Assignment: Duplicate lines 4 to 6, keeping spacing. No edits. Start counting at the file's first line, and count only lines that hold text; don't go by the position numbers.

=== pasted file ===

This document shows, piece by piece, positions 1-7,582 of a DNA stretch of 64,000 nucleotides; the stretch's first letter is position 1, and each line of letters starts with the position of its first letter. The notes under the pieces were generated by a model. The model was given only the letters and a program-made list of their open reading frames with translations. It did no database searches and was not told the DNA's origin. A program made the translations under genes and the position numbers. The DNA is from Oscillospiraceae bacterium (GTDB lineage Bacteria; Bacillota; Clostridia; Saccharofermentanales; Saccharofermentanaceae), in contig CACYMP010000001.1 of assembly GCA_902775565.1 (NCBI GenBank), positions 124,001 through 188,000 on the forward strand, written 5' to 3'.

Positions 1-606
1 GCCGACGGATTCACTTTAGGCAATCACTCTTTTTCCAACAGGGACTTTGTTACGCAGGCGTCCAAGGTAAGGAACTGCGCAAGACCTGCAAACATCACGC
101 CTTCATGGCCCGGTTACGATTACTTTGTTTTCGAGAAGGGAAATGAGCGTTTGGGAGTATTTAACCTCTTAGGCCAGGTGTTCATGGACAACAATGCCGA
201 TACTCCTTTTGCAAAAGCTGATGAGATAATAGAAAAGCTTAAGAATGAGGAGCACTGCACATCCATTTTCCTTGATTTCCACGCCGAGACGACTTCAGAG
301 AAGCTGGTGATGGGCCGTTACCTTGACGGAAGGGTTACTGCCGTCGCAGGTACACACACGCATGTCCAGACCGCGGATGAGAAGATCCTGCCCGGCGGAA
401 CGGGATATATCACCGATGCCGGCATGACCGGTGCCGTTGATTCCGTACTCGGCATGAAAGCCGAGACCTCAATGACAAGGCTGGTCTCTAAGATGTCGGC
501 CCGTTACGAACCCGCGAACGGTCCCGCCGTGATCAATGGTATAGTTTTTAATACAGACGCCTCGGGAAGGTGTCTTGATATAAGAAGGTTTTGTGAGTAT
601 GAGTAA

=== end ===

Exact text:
101 CTTCATGGCCCGGTTACGATTACTTTGTTTTCGAGAAGGGAAATGAGCGTTTGGGAGTATTTAACCTCTTAGGCCAGGTGTTCATGGACAACAATGCCGA
201 TACTCCTTTTGCAAAAGCTGATGAGATAATAGAAAAGCTTAAGAATGAGGAGCACTGCACATCCATTTTCCTTGATTTCCACGCCGAGACGACTTCAGAG
301 AAGCTGGTGATGGGCCGTTACCTTGACGGAAGGGTTACTGCCGTCGCAGGTACACACACGCATGTCCAGACCGCGGATGAGAAGATCCTGCCCGGCGGAA